As with other professions that impact the health and well-being of others, the dental profession is tightly regulated by each state. Anyone who wants to work as a dentist in any state must first receive the legal authority to do so by getting a state dental license. State license requirements differ slightly, but all states make it a crime to practice dentistry without a license.
Every state has its own laws that define what dentistry is, and while each may differ slightly, they encompass the same kind of activities.
Dentistry is generally defined as evaluating, diagnosing, treating, or preventing any medical condition or disorder related to the mouth, the oral cavity, or medical conditions related to it. Anyone who performs any kind of dental service—ranging from attempting to diagnose dental conditions to using surgical procedures to cure or correct dental problems—must have a state dental license to do so legally.
It's enough to commit the unlawful practice of dentistry simply by representing to the public that you're a dentist or are qualified to perform dental procedures.
For example, you can be convicted of unlawfully practicing dentistry if you rent office space for dentistry and advertise your services as a dentist. It's also illegal to tell other people you're a dentist and offer them your services or advice, or to otherwise advertise yourself as a dentist, or other dental professional if you're not one.
Some state laws include dental hygiene in their definition of what constitutes the unlicensed practice of dentistry. Other states have separate laws that apply to dental hygienists specifically. Regardless of how states categorize the crime, practicing dental hygiene without the required state license is also a crime.
Dental hygiene is defined as performing things like removing deposits or accretions from teeth, removing oral sutures, providing dental patients with education, applying topical medications, using x-ray films, or performing other tasks in support of dental care provided by a licensed dentist.
While dentists can form various types of partnerships or similar business structures with other dentists or medical professionals, they can't form corporations in many states. This is because the corporate structure would allow non-dentist professionals to have positions of power in the corporation (for example, a businessperson with an MBA could be a corporate director). The concern is that these non-dentists could unduly influence or interfere with the practice of dentistry.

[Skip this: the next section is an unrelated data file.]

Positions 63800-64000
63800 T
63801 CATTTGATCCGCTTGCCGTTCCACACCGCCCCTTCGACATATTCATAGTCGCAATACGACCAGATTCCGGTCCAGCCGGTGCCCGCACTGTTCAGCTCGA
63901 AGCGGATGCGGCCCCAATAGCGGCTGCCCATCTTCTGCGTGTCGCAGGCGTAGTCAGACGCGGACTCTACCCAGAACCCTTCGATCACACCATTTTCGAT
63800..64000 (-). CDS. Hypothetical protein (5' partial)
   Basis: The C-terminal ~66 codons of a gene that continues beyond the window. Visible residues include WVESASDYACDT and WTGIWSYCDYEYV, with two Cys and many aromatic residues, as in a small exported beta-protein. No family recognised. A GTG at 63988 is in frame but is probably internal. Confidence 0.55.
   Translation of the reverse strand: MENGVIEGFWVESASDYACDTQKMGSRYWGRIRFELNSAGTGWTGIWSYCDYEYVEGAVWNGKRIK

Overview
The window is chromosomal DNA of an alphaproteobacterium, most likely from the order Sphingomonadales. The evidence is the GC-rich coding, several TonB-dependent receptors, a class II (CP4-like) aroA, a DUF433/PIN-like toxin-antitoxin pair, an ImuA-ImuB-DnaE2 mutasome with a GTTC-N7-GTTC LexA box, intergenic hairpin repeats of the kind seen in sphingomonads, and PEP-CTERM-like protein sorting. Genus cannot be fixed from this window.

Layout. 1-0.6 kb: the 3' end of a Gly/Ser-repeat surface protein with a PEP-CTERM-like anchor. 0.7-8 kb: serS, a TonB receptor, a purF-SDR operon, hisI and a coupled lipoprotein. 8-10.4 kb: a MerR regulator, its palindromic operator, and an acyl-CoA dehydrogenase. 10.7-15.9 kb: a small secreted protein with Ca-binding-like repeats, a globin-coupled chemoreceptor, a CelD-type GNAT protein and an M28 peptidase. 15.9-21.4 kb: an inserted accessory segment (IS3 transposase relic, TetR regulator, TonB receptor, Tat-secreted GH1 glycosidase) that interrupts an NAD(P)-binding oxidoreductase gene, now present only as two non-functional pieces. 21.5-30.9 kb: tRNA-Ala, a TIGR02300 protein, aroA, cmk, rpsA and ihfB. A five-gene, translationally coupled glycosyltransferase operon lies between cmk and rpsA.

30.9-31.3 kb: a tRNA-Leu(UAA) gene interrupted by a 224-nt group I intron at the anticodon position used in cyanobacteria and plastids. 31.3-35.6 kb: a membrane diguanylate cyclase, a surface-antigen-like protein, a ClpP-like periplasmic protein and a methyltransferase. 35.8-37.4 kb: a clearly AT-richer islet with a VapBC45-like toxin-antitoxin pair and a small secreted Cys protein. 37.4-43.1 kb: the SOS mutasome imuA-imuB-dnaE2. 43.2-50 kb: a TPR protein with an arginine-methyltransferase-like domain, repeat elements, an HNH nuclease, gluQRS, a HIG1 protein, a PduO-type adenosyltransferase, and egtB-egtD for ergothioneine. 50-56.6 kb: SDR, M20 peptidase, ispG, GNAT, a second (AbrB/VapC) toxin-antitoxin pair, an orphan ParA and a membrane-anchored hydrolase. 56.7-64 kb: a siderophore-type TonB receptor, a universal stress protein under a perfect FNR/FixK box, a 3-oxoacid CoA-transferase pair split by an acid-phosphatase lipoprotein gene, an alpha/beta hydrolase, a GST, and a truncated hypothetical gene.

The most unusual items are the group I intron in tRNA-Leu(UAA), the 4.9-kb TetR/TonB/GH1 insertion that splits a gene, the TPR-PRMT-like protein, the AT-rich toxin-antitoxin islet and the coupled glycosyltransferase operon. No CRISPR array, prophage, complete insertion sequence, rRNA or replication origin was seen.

Also, while dentists in some states are allowed form professional corporations, they can't form corporations in which they share profits with non-dentist owners or stockholders.
The penalties for practicing dentistry without a differ significantly between states. Depending on the extent of the violation and the state where it occurs, a conviction can bring any of the following consequences:
All states require aspiring dentists to submit a license application that includes information about any prior criminal activity. State rules about prior criminal activity differ, but being convicted of a felony can make obtaining a license difficult.
In some states, licensing requirements permit a state board to deny an applicant a dental license (or hygienist license) if they have a prior felony conviction. However, this doesn't necessarily mean that a felony conviction will result in an automatic disqualification. In many states, the dental licensing board has the option to deny or grant the license based on its judgment.
Some of the things the board might consider are the type of crime that was committed, the circumstances of the case, when the crime occurred, what the applicant has done since then, and any other factors that might help it determine if the applicant is suitable.
If you're charged with or being investigated for practicing without a license (even if you just let your license lapse or expire), you should consult with an experienced criminal defense attorney in your area right away. You have specific legal rights throughout the entire criminal justice process, and if you don't seek legal advice, you can unwittingly damage your case. A local defense lawyer should be able to guide you through the criminal justice process and provide you with advice based on their knowledge of your state's laws, and their experience with local judges and prosecutors.